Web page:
“Have you two been up all night?” Sky asked with a yawn. She stretched her arms into the air, exposing a small sliver of midriff. Kris tried not to look.
“What’s it to ya?” Arthur growled. He flicked a burnt butt away and coughed into his fist. “I need a drink.” He accepted Sky’s hand and stood.
“I need breakfast,” Sky said. They separated and started perusing the shelves for sustenance. Arthur found a warm six-pack of Pabst Blue Ribbon, and Sky returned with a box of Lucky Charms. “Pabst beer, Winston cigarettes… You sure like the shitty stuff, don’t you, Art?”
“It’s Arthur, Ms. Butts,” the old man corrected her as he cracked open a can, sending a hiss of carbon dioxide and spray of sticky beer into the air. “And I’ve survived thirty years on this ‘shit,’ so think about that.” He tossed her and Kris a can. Sky opened hers, took a cautious sip, and grimaced.
“Um, guys? Maybe we shouldn’t be drinking right now,” Kris said with a raised finger. “I mean, we, uh, gotta go out there.”
“I ain’t letting the living dead stop me from drinking,” Arthur said. “Might as well join ‘em otherwise.”
Sky took one more sip and tossed the can. It spun through the air, raining brown beer and foam over the discolored tiled floor. “He’s right. Let’s do this right.”
The three filled up on cereal and stale donuts, making sure to drink as much water as they could stomach. Arthur and Kris moved the shelf from in front of the stockroom door. Arthur opened it cautiously, his pistol at the ready. He motioned for Kris and Sky to follow when he knew it was safe.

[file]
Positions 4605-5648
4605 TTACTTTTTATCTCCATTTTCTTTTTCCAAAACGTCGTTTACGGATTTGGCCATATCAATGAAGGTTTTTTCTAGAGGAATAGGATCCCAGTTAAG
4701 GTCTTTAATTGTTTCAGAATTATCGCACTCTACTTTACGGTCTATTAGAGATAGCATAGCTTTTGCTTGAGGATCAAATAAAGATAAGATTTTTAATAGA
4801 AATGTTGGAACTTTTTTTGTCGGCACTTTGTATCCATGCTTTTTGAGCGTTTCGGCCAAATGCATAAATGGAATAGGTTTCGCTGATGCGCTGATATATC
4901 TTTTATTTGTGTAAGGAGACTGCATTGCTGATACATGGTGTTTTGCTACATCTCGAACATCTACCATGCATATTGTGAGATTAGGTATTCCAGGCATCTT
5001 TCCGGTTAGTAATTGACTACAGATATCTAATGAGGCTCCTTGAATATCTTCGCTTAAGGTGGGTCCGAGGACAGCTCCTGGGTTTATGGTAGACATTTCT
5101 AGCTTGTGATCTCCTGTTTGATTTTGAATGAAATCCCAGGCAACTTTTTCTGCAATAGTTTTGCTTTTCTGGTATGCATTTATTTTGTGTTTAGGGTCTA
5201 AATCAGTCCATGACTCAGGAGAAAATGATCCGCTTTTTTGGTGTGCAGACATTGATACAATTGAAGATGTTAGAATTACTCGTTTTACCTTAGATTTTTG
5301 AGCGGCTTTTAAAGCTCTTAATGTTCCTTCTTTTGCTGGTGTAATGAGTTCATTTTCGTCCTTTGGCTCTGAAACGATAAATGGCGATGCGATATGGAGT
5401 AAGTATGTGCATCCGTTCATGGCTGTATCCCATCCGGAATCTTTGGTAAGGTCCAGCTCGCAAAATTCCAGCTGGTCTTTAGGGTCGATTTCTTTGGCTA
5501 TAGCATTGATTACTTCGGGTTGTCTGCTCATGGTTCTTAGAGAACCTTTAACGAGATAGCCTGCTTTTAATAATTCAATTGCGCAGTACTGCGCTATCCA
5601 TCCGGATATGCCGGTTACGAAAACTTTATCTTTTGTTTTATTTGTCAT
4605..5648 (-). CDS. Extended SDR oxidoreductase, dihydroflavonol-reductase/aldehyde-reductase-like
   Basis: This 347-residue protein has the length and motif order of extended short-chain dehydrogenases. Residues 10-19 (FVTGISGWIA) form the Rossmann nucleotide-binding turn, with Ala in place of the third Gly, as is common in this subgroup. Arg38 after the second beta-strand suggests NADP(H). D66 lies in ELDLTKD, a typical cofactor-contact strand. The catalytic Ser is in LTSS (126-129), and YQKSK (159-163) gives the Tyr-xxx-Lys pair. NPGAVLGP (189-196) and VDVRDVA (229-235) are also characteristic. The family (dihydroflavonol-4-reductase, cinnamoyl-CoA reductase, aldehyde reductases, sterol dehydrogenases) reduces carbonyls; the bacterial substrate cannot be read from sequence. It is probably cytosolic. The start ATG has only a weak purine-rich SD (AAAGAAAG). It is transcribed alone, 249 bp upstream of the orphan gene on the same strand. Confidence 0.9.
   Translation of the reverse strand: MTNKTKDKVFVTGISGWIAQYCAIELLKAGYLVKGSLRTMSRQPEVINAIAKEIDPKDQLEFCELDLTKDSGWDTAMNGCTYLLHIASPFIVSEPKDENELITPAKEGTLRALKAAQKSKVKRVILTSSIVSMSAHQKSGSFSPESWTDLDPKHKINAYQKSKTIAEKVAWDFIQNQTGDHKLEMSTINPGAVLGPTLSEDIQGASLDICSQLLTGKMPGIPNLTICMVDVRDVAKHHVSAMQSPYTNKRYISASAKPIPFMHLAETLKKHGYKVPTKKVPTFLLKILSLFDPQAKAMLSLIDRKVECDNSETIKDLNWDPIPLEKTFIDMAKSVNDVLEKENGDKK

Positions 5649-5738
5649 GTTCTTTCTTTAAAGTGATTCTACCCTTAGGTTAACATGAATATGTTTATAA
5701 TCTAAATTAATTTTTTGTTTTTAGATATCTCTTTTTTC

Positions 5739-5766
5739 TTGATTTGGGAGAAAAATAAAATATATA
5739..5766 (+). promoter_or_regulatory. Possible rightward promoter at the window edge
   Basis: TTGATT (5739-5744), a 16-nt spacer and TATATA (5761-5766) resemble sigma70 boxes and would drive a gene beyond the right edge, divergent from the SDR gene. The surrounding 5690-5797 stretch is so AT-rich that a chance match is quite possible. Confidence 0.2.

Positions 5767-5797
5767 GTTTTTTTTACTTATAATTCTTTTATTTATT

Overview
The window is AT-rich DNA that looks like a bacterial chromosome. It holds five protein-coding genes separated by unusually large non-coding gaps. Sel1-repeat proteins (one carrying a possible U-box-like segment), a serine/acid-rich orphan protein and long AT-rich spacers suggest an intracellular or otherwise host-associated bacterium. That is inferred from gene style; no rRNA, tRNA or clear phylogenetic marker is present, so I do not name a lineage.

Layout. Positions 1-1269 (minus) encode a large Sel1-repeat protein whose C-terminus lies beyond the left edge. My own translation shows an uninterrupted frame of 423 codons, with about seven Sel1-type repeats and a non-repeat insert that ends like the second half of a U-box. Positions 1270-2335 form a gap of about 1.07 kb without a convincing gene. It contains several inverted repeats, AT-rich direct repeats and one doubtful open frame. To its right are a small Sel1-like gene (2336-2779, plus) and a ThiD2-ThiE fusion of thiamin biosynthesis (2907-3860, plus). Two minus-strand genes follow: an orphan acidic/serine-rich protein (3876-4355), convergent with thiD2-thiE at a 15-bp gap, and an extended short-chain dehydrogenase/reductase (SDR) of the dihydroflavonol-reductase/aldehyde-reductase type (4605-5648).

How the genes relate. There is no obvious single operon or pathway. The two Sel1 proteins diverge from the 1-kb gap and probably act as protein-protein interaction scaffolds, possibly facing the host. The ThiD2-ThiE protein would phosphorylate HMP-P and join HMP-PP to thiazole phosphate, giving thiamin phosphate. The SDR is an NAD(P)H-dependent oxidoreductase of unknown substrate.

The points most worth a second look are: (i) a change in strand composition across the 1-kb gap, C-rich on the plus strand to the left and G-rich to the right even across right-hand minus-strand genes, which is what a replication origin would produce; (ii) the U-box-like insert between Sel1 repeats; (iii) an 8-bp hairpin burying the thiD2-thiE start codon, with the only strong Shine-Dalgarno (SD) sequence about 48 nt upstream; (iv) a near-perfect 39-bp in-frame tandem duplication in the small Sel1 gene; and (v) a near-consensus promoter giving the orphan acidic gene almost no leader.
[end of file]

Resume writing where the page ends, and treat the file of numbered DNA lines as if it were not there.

“How do we get out?” Sky asked, looking up at the skylight.
“We climb,” Mr. Caldwell said. “You go first. Me and the big guy here will toss our gear up to you.”
“We’re taking out stuff?” Sky asked, perplexed. “Why?”
“Just a precaution. This place could be infested by the time we get back. Better to take our stuff and stash it somewhere safe than leave it where we could lose it.”
Kris and Sky spent ten minutes packing their bags with as much food as they could handle while Arthur arranged the stockroom shelves into a makeshift ladder of sorts. When they were finished, Sky scrambled topside. Arthur tossed his bags to her with ease, but Kris’s always fell short, leaving it to the veteran to throw all the gear to the roof. At least Arthur had the decency to not make fun of Kris for his terrible throwing arm.
“Up you go,” he told Kris when everything was safe up above. He carefully crawled onto a crate, then up a shelf until he stood just below the skylight hole. To make it through would require upper body strength Kris simply didn’t have.
“Uh, I don’t think I can jump up.”
“Course you can,” Arthur said from below. “You ain’t got a choice.”
Kris grabbed the edge of the shattered window and tried to leap and then pull himself up. His shoes only made it inches off the shelf before he dropped back down, the metal bending under his weight.
“Lemme help,” Sky suggested. She dropped through the hole next to Kris and laced her fingers together, resting her hands on her extended knee. “Gimme your foot.”
Kris tugged at his collar and looked away, knowing his face must be as red as his bitten hand. “Uh, on second thought, I-I think I can do this.” He tried again and came crashing down once more, backing into Sky and almost knocking her fifteen feet to the floor.
“We ain’t got all day, kids!” Arthur barked from below.